How to Address the Challenges of Data Science in Agriculture
Recently, Joe Byrum wrote an excellent article on the state of machine learning in agriculture. In it, Joe highlighted one of the biggest challenges facing FMIS and other tech venture backed groups:
“… most agricultural technology startups today are pushed to complete development as quickly as possible and then encouraged to flood the market as quickly as possible with their products. This usually results in a failure of a product, which leads to skepticism from the market and delivers a blow to the integrity of Machine Learning technology.”
A machine learning algorithm can do amazing things that a human brain cannot scale to. It can create decisions combining immense amount of data from weather, soil, plant science, imagery and chemistry in a matter of seconds. The potential is immense with this technology but an algorithm is only as good as the insights that a human can provide it. By rushing it out the door and not doing due diligence on understanding the particular field, the model fails and grower sentiment wanes.
What’s the potential when machine learning works?
Industries such as healthcare have already seen some of the benefits from machine learning but what about an industry with exposure to weather? Uptake Technologies, with one of its strategic partners in the construction space, ingests hundreds of different datasets from sensors on trains and construction equipment engines. The OEM supplies the data, Uptake analyzes and applies its algorithm and the end result is a product in the OEM’s platform that accurately predicts when an engine is going to fail days before it does. How? The first step was consulting with the OEM and all of their dealers, technicians of 15+ years, maintenance managers, and rail yard managers to understand what the data could tell them.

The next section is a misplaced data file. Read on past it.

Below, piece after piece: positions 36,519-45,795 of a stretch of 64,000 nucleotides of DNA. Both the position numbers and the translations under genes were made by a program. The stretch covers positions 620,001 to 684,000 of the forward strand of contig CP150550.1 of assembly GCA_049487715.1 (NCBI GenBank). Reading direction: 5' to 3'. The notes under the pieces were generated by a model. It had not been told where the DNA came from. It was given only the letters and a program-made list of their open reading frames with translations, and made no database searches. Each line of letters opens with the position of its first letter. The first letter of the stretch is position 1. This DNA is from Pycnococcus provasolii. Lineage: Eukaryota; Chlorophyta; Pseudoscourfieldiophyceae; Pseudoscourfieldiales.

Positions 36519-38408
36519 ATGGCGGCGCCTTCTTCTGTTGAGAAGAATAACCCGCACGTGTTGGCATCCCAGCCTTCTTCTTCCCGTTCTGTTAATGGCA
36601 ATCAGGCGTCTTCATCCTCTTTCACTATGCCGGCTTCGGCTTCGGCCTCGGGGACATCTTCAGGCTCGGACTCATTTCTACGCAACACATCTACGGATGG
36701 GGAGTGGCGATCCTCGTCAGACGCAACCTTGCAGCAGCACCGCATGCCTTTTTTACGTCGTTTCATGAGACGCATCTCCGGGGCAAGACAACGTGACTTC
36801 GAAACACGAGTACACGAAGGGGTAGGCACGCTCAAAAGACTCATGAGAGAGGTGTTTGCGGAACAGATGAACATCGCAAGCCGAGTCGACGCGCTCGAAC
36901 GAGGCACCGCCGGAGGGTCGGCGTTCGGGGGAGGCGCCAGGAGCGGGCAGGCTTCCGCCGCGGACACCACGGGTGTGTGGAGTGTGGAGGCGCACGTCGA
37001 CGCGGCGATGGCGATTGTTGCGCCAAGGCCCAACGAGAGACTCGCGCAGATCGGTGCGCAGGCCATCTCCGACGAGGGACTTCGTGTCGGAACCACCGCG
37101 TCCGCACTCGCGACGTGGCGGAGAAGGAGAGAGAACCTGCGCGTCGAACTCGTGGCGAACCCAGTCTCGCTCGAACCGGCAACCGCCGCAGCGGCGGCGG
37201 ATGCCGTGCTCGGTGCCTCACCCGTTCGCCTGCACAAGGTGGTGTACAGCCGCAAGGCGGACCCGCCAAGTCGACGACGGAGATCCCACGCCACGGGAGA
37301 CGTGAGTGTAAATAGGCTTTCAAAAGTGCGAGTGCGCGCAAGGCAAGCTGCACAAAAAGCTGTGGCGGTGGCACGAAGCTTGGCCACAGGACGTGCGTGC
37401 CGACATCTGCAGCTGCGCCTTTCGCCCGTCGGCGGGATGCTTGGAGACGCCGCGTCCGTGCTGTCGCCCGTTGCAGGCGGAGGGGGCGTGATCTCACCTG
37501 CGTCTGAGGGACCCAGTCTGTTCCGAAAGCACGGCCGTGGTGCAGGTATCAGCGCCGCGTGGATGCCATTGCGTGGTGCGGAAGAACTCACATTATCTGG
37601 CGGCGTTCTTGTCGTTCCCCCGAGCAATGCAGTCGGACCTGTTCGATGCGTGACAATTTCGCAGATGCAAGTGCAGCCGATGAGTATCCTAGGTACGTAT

Where machine learning/data science big tech needs help in ag is with two things: 1) getting access to large amounts of data, and 2) working with growers and ag tech that not only know their fields, they can explain the problems they deal with on a regular basis. Most growers are drowning in data because at this point a lot of products that exist today are data visualizers meant to bombard the grower with data for him to process and make the decisions. The growers and agronomists that have thrived with using these tools are extremely valuable because they hold the key to developing an enriching machine learning algorithm.
One road block to advancement of machine learning is that ag tech feels threatened by big tech. Big tech shouldn’t threaten ag tech, rather it should be welcomed as a symbiotic relationship. Big tech has the potential to stick to their strengths but it needs to look at the data in order to come up with the machine algorithms and fine tune them with end users (growers and agronomists). Ag tech has spent years establishing themselves as a trusted adviser and has deployed the man power needed to do so. Plus, they’ve had the most experience designing the products for growers. By sticking to their strengths, FMIS and Big Tech can share the risks and reduce the strain on FMIS development teams by allowing them to focus on products while big tech takes on a larger portion of the data science. That way, they combine each others strengths and produce insights that are valuable to the grower.
Joe’s article is one of hope for the potential of machine learning in agriculture but also one of honesty on the state of the science. The key takeaway is the need for honesty and collaboration with the growers, ag tech and big tech.